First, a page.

May Catholics Participate in Jewish Rituals?

The Fatima Center recently received the following question:

Our Catholic prayer group gathers from time to time for Shebot (or Shabbat). Our parish priests (they offer the Novus Ordo Mass) often join us. Is this acceptable as Catholics?

It is not acceptable. Catholics should NEVER participate in any non-Catholic rituals or prayer services. This is, in fact, a violation of the First Commandment. When done with knowledge and consent it is a mortal sin, and one of the worst (that of idolatry). Unfortunately, Catholics are not being taught this anymore. So one can see why many don’t think it is sinful – especially if their priests do it – and so it may not be mortally sinful for them. The guilt on their soul is for the judgment of God (and His priest in the confessional), but objectively, it is gravely wrong.

Any faithful and sound Catechism (e.g. those published pre-1950) should explain this – you don’t need The Fatima Center or a ‘traditional’ priest to say it. Catholics simply do not participate in any form of false worship, which includes the rites of false religions. All religions are false but the Catholic religion. (For more on this subject, we recommend Mortalium Animos by Pius XI, 1928)

People should also know that the Judaism practiced today is NOT the Judaism practiced by the first disciples of Christ. The Jewish religion of today has been completely overhauled and changed from what was practiced by Our Blessed Mother and Our Lord. In addition, the Old Covenant was abrogated by Our Lord. It no longer has any validity. This is why God removed from their worship the Temple and its associated sacrifices. (Note: According to prophecy, if the temple in Jerusalem is rebuilt, that is a clear sign that we are in the time of the antichrist.)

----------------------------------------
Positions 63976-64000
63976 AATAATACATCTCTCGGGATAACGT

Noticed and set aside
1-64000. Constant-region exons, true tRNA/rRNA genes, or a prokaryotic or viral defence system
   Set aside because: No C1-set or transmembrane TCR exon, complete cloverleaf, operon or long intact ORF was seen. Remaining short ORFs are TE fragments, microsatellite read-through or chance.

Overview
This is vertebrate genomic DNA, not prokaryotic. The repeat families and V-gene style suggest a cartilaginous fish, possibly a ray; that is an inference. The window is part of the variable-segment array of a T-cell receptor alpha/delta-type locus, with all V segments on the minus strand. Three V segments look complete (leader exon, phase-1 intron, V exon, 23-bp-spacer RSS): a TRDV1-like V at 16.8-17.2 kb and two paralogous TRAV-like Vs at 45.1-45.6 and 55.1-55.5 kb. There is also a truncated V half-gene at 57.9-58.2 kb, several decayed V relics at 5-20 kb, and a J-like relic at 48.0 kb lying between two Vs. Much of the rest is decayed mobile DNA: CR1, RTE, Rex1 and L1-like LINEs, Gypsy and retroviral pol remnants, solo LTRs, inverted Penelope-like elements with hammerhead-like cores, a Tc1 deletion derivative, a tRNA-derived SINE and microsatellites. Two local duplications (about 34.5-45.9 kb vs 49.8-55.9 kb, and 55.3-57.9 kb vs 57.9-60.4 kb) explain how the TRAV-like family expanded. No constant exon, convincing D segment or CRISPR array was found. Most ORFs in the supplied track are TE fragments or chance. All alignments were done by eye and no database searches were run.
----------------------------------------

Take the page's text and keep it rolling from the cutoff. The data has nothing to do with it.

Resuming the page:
One should also know that Jewish rituals express a faith in a Redeemer to come. To use those rites now in the Christian era would be to deny that Jesus Christ is the Messiah. It is an implicit rejection that the Second Person of the Blessed Trinity became incarnate: that He was born of the Virgin Mary, suffered under Pontius Pilate, was crucified, died, and was buried, and that He resurrected and ascended into Heaven. Therefore, Catholics must have no part in any such practices, as is explicitly taught in the passages below.

The Council of Florence:

“The most holy Roman Church … firmly believes, professes, and teaches that the … ceremonies, sacred rites, sacrifices, and sacraments … pertaining to the law of the Old Testament…, although they were suited to the divine worship at that time after our Lord’s coming … ceased, and the sacraments of the New Testament began; … All, therefore, who after [the promulgation of the Gospel] observe circumcision and the Sabbath and the other requirements of the law, [the Roman Church] declares alien to the Christian faith and not in the least fit to participate in eternal salvation, unless someday they recover from these errors.” (Denzinger 712)

St. Thomas Aquinas:

Q: “Whether Since Christ’s Passion the Legal Ceremonies Can Be Observed without Committing Mortal Sin?

“All ceremonies are professions of faith, in which the interior worship of God consists. Now man can make a profession of his inward faith, by deeds as well as by words: and in either profession, if he makes a false declaration, he sins mortally. Now, though our faith in Christ is the same as that of the fathers of old; yet, since they came before Christ, whereas we come after Him, the same faith is expressed in different words, by us and by them. For by them was it said: ‘Behold a virgin shall conceive and bear a son,’ where the verbs are in the future tense: whereas we express the same through verbs in the past tense and say that she “conceived and bore.’